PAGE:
Your Business: Smooth operators shape bra niche

By Gill South

Stefan Preston and Sue Danmore of Rose and Thorne. Photo / Richard Robinson
Stefan Preston and Sue Danmore of Rose and Thorne. Photo / Richard Robinson

There's no doubt that Stefan Preston showed a knack for lingerie during his time as Bendon chief executive from 2002 to 2007, turning it into a global brand in its field.

He attracted big names such as Elle Macpherson and Stella McCartney to launch their own lines at the company.

But with his latest venture, Rose & Thorne Design, which has launched a new range of reasonably priced bras and knickers, no prominent names will be necessary, he says.

Each of the seven bra styles have their own personalities, called Smooth Operator and Curvy Licious, for example.

Although he had thought about setting up a lower-priced lingerie business at some stage, Rose & Thorne Design was prompted by the redundancies of a number of people from Bendon's lingerie design team last October.

They included the general manager of design, Sue Dunmore, production expert Paul Wong and designer Kelley McNabb.

"There was a knock at the door. Here were all these skilled bra developers, saying: 'Help, we are unemployed.' I decided that I needed to build a company around that resource," says Preston.

Rose & Thorne Design has been set up as one of the four companies that Preston and his wife Leslie, Bachcare founder, are nurturing in their consulting firm, Ingenio.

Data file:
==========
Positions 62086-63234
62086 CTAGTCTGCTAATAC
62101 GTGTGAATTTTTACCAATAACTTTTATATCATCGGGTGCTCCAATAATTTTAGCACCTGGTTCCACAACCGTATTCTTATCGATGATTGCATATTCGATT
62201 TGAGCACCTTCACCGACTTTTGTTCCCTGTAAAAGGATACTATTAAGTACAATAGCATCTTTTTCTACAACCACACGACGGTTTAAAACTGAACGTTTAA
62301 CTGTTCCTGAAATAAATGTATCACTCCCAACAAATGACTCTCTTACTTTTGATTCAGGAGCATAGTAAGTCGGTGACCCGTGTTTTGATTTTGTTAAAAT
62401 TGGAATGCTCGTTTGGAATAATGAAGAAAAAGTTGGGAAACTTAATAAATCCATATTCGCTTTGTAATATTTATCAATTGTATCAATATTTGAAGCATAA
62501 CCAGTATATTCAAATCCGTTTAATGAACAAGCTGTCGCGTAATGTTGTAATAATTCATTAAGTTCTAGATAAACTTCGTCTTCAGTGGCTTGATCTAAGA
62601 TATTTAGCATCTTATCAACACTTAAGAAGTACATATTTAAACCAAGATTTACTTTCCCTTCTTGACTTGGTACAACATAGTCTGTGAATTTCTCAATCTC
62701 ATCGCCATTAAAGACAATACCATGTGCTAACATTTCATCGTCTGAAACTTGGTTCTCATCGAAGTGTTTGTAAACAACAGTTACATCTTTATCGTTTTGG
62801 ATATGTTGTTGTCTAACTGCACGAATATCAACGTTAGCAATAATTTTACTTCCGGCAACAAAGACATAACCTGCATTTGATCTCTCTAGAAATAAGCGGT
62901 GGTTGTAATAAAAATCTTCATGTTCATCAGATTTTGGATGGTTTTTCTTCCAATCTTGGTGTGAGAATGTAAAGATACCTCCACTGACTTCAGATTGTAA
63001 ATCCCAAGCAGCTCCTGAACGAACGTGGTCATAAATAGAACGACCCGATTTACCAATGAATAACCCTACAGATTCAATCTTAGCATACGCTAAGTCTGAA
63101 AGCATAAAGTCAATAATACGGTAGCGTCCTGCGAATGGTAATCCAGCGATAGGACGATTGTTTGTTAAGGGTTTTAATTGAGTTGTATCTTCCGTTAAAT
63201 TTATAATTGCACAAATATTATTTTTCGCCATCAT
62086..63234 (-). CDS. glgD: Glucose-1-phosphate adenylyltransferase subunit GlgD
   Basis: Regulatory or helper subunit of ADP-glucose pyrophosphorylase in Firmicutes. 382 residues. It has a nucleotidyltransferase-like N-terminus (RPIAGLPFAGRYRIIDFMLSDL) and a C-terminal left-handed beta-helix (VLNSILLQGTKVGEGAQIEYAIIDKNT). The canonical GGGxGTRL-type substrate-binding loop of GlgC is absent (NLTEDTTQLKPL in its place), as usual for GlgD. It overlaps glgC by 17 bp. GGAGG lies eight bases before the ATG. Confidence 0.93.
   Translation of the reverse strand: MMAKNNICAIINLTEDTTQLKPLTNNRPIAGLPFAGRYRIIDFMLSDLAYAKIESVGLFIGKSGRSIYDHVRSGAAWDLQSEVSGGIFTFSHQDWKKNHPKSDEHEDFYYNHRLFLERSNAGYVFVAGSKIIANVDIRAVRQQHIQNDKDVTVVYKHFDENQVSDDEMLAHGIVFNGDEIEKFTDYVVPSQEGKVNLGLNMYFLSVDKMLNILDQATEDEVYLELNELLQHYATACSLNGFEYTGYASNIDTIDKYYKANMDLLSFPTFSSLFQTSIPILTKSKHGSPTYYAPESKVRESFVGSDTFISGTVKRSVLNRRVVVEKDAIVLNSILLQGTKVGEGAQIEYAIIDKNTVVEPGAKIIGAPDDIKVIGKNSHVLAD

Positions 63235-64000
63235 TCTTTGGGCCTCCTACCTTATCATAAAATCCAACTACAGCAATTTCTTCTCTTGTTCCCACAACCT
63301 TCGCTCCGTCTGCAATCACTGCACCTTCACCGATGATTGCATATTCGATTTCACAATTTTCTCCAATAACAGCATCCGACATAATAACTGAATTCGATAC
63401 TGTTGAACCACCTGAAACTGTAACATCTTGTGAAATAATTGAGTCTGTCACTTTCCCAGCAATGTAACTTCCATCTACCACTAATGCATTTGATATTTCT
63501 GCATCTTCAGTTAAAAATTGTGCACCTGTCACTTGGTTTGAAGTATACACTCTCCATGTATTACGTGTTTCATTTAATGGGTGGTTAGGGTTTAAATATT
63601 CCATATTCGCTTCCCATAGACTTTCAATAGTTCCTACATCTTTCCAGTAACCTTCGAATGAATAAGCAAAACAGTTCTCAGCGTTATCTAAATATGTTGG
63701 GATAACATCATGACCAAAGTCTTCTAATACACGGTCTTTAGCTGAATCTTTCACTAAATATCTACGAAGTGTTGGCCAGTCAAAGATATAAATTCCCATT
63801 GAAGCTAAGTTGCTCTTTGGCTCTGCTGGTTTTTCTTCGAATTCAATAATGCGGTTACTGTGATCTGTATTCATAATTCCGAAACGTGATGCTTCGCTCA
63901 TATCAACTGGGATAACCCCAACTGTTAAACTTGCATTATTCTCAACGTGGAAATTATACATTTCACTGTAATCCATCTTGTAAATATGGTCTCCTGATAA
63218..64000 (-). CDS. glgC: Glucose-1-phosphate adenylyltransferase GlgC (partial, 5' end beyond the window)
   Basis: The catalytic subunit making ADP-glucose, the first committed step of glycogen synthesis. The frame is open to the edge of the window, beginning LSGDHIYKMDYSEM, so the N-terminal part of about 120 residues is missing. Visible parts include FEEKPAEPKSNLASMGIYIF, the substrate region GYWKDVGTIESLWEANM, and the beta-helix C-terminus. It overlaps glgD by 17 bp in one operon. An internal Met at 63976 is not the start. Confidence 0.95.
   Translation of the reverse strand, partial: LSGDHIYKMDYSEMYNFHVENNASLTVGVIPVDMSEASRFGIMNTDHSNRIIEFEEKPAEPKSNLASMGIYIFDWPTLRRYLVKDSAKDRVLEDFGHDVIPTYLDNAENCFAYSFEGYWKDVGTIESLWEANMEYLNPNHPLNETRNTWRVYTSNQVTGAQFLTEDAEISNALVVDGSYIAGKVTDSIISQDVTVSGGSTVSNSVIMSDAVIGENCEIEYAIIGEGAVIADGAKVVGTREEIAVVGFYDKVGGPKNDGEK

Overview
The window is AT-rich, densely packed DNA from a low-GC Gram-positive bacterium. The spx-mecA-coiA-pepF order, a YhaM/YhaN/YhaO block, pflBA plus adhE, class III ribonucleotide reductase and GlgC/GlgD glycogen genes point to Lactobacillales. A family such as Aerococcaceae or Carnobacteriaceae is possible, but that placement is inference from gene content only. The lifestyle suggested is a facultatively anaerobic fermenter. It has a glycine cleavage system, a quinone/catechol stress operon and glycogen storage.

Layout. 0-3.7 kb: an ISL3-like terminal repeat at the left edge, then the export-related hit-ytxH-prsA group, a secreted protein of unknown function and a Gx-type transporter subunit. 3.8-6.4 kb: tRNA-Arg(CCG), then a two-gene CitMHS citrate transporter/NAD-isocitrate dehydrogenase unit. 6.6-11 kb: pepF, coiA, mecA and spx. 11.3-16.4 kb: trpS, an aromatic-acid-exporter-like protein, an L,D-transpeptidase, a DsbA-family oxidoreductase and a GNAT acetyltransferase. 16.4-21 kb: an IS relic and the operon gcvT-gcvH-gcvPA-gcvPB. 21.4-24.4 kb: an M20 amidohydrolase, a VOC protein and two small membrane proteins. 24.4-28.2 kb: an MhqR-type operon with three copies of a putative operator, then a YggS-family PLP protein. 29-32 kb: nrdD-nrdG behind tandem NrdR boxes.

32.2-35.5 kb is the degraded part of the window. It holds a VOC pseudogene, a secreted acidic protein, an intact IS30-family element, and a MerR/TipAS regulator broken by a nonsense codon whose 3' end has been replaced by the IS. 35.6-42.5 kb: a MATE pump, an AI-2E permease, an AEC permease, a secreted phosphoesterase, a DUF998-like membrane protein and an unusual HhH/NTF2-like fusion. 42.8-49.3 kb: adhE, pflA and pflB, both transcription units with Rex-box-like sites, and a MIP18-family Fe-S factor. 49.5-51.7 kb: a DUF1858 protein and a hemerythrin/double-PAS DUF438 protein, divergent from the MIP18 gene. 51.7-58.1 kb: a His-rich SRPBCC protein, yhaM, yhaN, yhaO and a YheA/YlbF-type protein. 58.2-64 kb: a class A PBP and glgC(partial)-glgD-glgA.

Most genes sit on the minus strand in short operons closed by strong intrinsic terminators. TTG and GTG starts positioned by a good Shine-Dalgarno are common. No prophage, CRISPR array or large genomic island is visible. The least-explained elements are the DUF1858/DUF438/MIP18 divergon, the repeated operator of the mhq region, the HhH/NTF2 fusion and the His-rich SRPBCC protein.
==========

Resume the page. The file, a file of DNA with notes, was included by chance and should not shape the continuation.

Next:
All the staff have shareholdings in the business, with Dunmore and Preston holding the lion's share.

Rose & Thorne Design has partnered with The Warehouse to launch its range exclusively. Dunmore knew Andrea Kenworthy, formerly at Farmers, who is now general manager of Home and Head To Toe at The Warehouse.

"I had a very productive relationship with her at Farmers when I was at Bendon. The relationship now is very collaborative," says Dunmore.

"We are so fortunate in The Warehouse, it is a Kiwi-owned company. The Warehouse under Mark Powell, is putting energy into improving the customer experience," says Preston.

"If you start a business from nothing, you need to find a space in the market where we can operate while we are fragile."

The challenge now for Rose & Thorne is to convince women that buying lingerie at The Warehouse is "cool and hip".

They are already shopping there for other things. They are going there for bras but not in the quantities that they could be, says Preston.

The Warehouse can't offer a measuring service but Dunmore argues few women use this anyway. The shape of the seven types of bras have been designed to be forgiving and the Rose & Thorne website has a shape selector to help women choose the right one for them.

The figures have just come in for the first week of trading at The Warehouse and the numbers are what they were expecting for the first month rather than week. "The sell-through has been fantastic, they have been way over forecast," says Dunmore.

The comments on the company's Facebook page are effusive, especially from larger women, who are enjoying buying pretty bras rather than the usual "industrial" types available for their size. Dunmore believes the bras would sell for $50 if they were at Bendon. Instead they are selling at around half the price.

There are 40 components in a bra - the more complex the supply chain the more expensive the bra. "We rethought it, developed fabrics that are very high in performance and standardised the whole design process,"says Preston.

The next step is to export the whole concept.

"We like the UK, because Stefan and I understand the market. They are very like us," says Dunmore, who is British.

- NZ Herald

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